Imagine you sit down and pick up your favorite book. You look at the image on the front cover, run your fingers across the smooth book sleeve, and smell that familiar book smell as you flick through the pages. To you, the book is made up of a range of sensory appearances.
But you also expect the book has its own independent existence behind those appearances. So when you put the book down on the coffee table and walk into the kitchen, or leave your house to go to work, you expect the book still looks, feels, and smells just as it did when you were holding it.
Expecting objects to have their own independent existence – independent of us, and any other objects – is actually a deep-seated assumption we make about the world. This assumption has its origin in the scientific revolution of the 17th century, and is part of what we call the mechanistic worldview. According to this view, the world is like a giant clockwork machine whose parts are governed by set laws of motion.
This view of the world is responsible for much of our scientific advancement since the 17th century. But as Italian physicist Carlo Rovelli argues in his new book Helgoland, quantum theory – the physical theory that describes the universe at the smallest scales – almost certainly shows this worldview to be false. Instead, Rovelli argues we should adopt a “relational” worldview.
What does it mean to be relational?
During the scientific revolution, the English physics pioneer Isaac Newton and his German counterpart Gottfried Leibniz disagreed on the nature of space and time.
Newton claimed space and time acted like a “container” for the contents of the universe. That is, if we could remove the contents of the universe – all the planets, stars, and galaxies – we would be left with empty space and time. This is the “absolute” view of space and time.
Leibniz, on the other hand, claimed that space and time were nothing more than the sum total of distances and durations between all the objects and events of the world. If we removed the contents of the universe, we would remove space and time also. This is the “relational” view of space and time: they are only the spatial and temporal relations between objects and events. The relational view of space and time was a key inspiration for Einstein when he developed general relativity.
Rovelli makes use of this idea to understand quantum mechanics. He claims the objects of quantum theory, such as a photon, electron, or other fundamental particle, are nothing more than the properties they exhibit when interacting with – in relation to – other objects.
These properties of a quantum object are determined through experiment, and include things like the object’s position, momentum, and energy. Together they make up an object’s state.
According to Rovelli’s relational interpretation, these properties are all there is to the object: there is no underlying individual substance that “has” the properties.
So how does this help us understand quantum theory?
Consider the well-known quantum puzzle of Schrödinger’s cat. We put a cat in a box with some lethal agent (like a vial of poison gas) triggered by a quantum process (like the decay of a radioactive atom), and we close the lid.
The quantum process is a chance event. There is no way to predict it, but we can describe it in a way that tells us the different chances of the atom decaying or not in some period of time. Because the decay will trigger the opening of the vial of poison gas and hence the death of the cat, the cat’s life or death is also a purely chance event.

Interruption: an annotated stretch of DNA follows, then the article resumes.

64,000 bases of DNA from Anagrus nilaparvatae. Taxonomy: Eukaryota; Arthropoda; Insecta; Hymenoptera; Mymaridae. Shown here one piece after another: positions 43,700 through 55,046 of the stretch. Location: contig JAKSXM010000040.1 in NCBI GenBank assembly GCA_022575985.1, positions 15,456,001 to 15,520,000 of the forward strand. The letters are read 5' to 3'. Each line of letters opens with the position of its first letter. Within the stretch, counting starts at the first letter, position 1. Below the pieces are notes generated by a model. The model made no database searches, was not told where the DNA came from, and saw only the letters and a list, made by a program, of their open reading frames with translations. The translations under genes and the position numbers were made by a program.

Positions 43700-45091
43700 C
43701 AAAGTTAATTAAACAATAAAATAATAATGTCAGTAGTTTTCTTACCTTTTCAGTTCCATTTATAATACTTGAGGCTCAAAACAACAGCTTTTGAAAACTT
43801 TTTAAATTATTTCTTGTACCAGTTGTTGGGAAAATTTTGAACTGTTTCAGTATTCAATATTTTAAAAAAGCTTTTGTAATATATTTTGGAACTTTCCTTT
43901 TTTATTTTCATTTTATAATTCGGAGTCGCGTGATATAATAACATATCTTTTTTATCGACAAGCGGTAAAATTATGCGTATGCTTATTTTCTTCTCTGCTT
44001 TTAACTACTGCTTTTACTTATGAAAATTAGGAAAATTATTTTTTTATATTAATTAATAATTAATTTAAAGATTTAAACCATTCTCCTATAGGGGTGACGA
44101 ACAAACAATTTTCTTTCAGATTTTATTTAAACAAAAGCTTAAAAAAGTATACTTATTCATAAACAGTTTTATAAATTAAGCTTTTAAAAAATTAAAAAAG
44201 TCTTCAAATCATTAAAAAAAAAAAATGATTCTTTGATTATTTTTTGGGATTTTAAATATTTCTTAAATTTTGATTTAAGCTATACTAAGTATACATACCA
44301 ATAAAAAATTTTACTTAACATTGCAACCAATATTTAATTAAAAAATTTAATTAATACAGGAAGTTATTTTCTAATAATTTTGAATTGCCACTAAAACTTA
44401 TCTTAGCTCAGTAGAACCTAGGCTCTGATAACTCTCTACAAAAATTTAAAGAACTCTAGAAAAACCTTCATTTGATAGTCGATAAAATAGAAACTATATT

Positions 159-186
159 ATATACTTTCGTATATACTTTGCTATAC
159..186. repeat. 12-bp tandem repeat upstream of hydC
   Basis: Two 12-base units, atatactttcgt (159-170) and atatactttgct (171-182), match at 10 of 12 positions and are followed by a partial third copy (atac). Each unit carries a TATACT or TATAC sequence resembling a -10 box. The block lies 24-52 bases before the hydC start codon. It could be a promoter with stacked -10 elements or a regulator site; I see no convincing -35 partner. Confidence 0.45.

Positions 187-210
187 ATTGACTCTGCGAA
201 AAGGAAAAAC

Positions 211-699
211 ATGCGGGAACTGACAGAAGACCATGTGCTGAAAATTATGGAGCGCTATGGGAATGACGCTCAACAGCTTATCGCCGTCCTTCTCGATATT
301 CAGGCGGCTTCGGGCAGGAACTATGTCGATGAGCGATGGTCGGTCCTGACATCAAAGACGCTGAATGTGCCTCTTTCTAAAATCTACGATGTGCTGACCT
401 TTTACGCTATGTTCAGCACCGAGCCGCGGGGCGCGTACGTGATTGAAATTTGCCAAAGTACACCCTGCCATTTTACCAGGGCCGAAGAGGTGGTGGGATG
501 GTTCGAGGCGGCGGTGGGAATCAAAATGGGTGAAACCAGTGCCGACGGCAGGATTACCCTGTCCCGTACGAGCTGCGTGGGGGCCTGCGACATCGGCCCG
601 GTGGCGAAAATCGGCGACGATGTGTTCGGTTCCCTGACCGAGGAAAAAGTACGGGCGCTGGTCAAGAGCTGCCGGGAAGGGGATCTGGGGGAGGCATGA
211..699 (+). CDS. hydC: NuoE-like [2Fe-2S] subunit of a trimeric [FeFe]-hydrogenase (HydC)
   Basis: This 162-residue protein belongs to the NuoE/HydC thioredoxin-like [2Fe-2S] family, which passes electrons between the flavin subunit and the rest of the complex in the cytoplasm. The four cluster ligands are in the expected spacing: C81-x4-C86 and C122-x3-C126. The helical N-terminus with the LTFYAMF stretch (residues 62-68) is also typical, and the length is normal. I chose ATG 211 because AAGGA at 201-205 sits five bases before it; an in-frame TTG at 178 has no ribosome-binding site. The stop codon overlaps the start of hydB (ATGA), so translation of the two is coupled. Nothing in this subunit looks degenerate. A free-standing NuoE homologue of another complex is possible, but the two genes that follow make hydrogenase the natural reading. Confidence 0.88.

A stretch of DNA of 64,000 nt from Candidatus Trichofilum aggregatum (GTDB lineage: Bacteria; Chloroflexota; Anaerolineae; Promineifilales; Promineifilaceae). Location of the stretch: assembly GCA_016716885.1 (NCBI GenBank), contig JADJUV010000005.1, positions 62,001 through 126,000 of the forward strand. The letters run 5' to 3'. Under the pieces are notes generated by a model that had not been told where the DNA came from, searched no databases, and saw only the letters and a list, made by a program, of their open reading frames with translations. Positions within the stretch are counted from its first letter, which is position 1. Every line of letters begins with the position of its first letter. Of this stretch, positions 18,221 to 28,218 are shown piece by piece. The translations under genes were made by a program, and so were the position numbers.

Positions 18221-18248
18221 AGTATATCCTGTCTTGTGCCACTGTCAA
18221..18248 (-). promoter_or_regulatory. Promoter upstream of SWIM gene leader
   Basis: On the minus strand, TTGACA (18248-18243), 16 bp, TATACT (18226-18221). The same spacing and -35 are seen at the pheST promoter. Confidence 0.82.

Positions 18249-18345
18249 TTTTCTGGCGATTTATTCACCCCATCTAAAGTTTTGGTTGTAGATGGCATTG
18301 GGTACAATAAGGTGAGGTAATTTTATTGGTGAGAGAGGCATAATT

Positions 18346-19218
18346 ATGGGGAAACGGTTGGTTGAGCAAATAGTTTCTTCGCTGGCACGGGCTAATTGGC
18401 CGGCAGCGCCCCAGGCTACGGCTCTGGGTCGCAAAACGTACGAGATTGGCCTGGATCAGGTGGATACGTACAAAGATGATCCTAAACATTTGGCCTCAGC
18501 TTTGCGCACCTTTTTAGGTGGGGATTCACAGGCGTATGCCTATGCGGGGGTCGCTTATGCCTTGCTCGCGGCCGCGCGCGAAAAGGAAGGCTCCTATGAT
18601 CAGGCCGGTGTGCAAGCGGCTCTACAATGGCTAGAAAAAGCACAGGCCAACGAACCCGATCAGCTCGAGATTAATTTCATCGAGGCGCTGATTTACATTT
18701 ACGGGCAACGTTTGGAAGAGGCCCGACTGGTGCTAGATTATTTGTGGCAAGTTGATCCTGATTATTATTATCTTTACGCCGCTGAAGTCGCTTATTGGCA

According to orthodox quantum theory, the cat is neither dead nor alive until we open the box and observe the system. A puzzle remains concerning what it would be like for the cat, exactly, to be neither dead nor alive.
But according to the relational interpretation, the state of any system is always in relation to some other system. So the quantum process in the box might have an indefinite outcome in relation to us, but have a definite outcome for the cat.
So it is perfectly reasonable for the cat to be neither dead nor alive for us, and at the same time to be definitely dead or alive itself. One fact of the matter is real for us, and one fact of the matter is real for the cat. When we open the box, the state of the cat becomes definite for us, but the cat was never in an indefinite state for itself.
In the relational interpretation there is no global, “God’s eye” view of reality.
What does this tell us about reality?
Rovelli argues that, since our world is ultimately quantum, we should heed these lessons. In particular, objects such as your favorite book may only have their properties in relation to other objects, including you.
Thankfully, that also includes all other objects, such as your coffee table. So when you do go to work, your favorite book continues to appear as it does when you were holding it. Even so, this is a dramatic rethinking of the nature of reality.
On this view, the world is an intricate web of interrelations, such that objects no longer have their own individual existence independent from other objects – like an endless game of quantum mirrors. Moreover, there may well be no independent “metaphysical” substance constituting our reality that underlies this web.
As Rovelli puts it: "We are nothing but images of images. Reality, including ourselves, is nothing but a thin and fragile veil, beyond which … there is nothing."
This article is republished from The Conversation under a Creative Commons license. Read the original article. Authored by Peter Evans, ARC Discovery Early Career Research Fellow, The University of Queensland